Oriam centre is already proving it was money well spent

As chief executive of Oriam, Ross Campbell has already seen the difference in Scottish rugby since the facility opened a year ago
As chief executive of Oriam, Ross Campbell has already seen the difference in Scottish rugby since the facility opened a year ago
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One year after the opening of Oriam – the national performance centre for sport – and the man at the helm believes the benefits already validate the money spent on the build, citing Scottish rugby’s rise as one example. But he insists that with Scottish football seeking to make more use of the facilities, there could be many more to come.

Recently promoted to chief executive of the flagship facility at Heriot-Watt University’s Riccarton campus, Ross Campbell knows how much has gone into ensuring the project is a success. Involved since the outset, the Montrose footballer used to turn up for evening training sessions knackered as he and other staff members worked tirelessly to ensure their bid saw off competition from Dundee and Stirling and then bring those plans to life.

“Twelve months ago, we had just opened and I was suffering from sheer exhaustion. I was the Montrose captain but I was struggling in the warm-ups.” He is thrilled with his new position as assistant manager and admits that while he would love to still be playing, that role suits better.

Oriam is proving itself in its debut year after costing £33 million, with the Scottish Government contributing £25m, and the remainder coming from sportscotland, Edinburgh City Council and Heriot-Watt University.

The partners include the Scottish FA, Scottish Rugby, Basketball Scotland, Netball Scotland, Scottish Handball, sportscotland Institute of Sport and Scottish Squash and Racquetball, and they also have their main contract with Hearts, as a custodian, which is done through the auspices of the SFA, and host Hibernian U20 matches. It is also hoped that they can eventually add indoor tennis facilities to the sporting footprint as well.

The concept of the national Sports Performance Centre was developed following recommendations in the McLeish Report into Scottish football, with the idea of providing the sporting elite with the facilities, access and sports services pivotal to national success.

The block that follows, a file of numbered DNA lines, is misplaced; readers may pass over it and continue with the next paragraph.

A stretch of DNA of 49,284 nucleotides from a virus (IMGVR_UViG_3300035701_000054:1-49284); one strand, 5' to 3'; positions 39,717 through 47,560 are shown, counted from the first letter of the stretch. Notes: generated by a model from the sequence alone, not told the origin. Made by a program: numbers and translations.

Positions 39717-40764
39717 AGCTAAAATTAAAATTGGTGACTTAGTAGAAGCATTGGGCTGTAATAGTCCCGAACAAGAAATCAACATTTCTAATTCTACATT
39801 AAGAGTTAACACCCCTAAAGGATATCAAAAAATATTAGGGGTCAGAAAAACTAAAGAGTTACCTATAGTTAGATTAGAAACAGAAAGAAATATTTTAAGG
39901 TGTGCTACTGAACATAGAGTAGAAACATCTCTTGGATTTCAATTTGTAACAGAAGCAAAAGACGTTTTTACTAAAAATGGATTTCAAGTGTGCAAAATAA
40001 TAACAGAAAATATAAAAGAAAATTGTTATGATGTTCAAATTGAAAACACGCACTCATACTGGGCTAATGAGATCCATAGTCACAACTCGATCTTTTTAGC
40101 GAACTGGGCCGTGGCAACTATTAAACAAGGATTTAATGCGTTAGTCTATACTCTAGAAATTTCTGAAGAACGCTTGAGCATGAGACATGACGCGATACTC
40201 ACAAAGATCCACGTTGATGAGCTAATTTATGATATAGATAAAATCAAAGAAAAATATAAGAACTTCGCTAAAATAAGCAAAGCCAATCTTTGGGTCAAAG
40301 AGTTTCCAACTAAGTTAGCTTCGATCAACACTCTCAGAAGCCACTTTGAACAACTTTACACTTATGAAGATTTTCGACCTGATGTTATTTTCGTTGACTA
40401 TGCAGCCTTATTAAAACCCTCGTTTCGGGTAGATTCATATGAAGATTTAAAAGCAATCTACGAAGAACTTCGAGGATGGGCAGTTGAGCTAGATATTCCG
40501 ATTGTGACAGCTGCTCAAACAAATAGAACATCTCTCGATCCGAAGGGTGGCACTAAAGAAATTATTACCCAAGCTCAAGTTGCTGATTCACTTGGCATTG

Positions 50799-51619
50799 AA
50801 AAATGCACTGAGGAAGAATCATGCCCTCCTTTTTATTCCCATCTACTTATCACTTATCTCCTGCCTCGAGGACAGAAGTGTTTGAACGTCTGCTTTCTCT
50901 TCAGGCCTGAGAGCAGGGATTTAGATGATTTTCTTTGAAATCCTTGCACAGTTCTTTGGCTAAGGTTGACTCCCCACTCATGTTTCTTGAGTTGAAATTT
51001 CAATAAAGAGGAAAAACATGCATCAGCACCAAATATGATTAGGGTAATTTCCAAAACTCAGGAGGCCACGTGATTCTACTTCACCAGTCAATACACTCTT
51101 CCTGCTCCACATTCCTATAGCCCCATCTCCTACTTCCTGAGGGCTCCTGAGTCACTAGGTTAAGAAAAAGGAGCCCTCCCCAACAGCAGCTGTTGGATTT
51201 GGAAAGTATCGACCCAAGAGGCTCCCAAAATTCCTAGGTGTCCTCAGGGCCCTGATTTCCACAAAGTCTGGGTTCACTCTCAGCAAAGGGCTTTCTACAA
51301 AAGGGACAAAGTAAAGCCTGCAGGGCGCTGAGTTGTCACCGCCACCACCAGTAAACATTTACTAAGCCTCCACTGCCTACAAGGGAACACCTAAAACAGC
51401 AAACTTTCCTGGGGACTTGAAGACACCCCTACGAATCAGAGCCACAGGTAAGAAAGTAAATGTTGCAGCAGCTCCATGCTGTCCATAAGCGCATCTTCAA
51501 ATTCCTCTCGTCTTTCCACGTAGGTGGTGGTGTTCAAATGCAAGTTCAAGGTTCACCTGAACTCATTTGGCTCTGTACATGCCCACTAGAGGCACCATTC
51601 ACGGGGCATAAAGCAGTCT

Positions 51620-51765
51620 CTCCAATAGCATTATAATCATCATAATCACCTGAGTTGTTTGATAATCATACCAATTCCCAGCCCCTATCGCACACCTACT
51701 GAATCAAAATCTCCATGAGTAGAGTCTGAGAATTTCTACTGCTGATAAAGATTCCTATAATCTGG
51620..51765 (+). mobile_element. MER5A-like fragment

In the case of rugby, Campbell’s statistics prove that it has worked and he says it is only a matter of time before the SFA starts maximising the returns as well.

“We will start with Scottish rugby. We worked out a stat that their training programme increased by 20 per cent as a result of Oriam being here – compared to the previous year – due to the vagaries of the Scottish weather. For them to be able to come in and just have everything on one site, the guys fed back to us that it did really help them get to where they are today.

“My favourite moment was when I was watching Finn Russell and Greig Laidlaw practising their kicking. Then when I got in from Montrose and I watched and realised Finn had kicked the winner against Australia with the last kick of the ball. That was the moment which crystallised for me why we are here. It had been pishing with rain outside and they were in practising when they couldn’t have before.

“Last year they achieved their highest ever world ranking of fifth and that has cascaded down to the Under-20s and the women – they had their highest-ever finish in the Six Nations. That was a highlight but from the SFA we are only really starting to scratch the surface.”

It was claimed that former Scotland boss Gordon Strachan was not a fan of switching the squad base from Mar Hall Hotel, in Glasgow, to the facility on the outskirts of Edinburgh, but with the new on-site hotel now open, and SFA chief executive Stewart Regan and performance director Malky Mackay onside, that is expected to change under the next national boss.

“Certainly, that is the intention,” says Campbell. “Now we have the hotel here on site too. It was always the SFA’s intention to come here, once a new campaign started and the hotel was here and we were delighted to have them here recently for a couple of days before they went up to Aberdeen. Seeing football and rugby work at the same time, very early on that seemed to be a very big challenge, but a year down the line, once we have established relationships, they actually work really well together. It was great to see the players interacting.

“The senior men had been here in March for the Canada game but for the recent match, against the Netherlands, in Aberdeen, they were here. Because there had been a change of manager it was a bit last-minute, but they worked really well with the rugby guys. Gregor and the SRU guys were here and in the hotel for the autumn Tests but they were really accommodating and that hit home for me because of how they were interacting. They were sharing the gym, sharing the pitches.

“That’s not the only thing – they recently went on a joint venture to enhance the performance analysis equipment which we’d installed in the indoor facility, football and rugby worked together. The SFA attracted money from Fifa but they went into it together – under the new strategy for football, performance analysis is a key component so they’ve installed a state of the art HD system and both sports can use it.”

As the sports work together and netball players mingle with footballers, squash players, rugby stars and recreational users in the on-site cafe, there is a feelgood vibe about the facility that has spent its first year proving that teamwork can make the dream work and as these sports and Campbell and his staff have shown, it is the way forward.

◆ To find out more about Oriam, Scotland’s Sports Performance Centre, and its world-class facilities which can be used by everyone, visit www.oriamscotland.com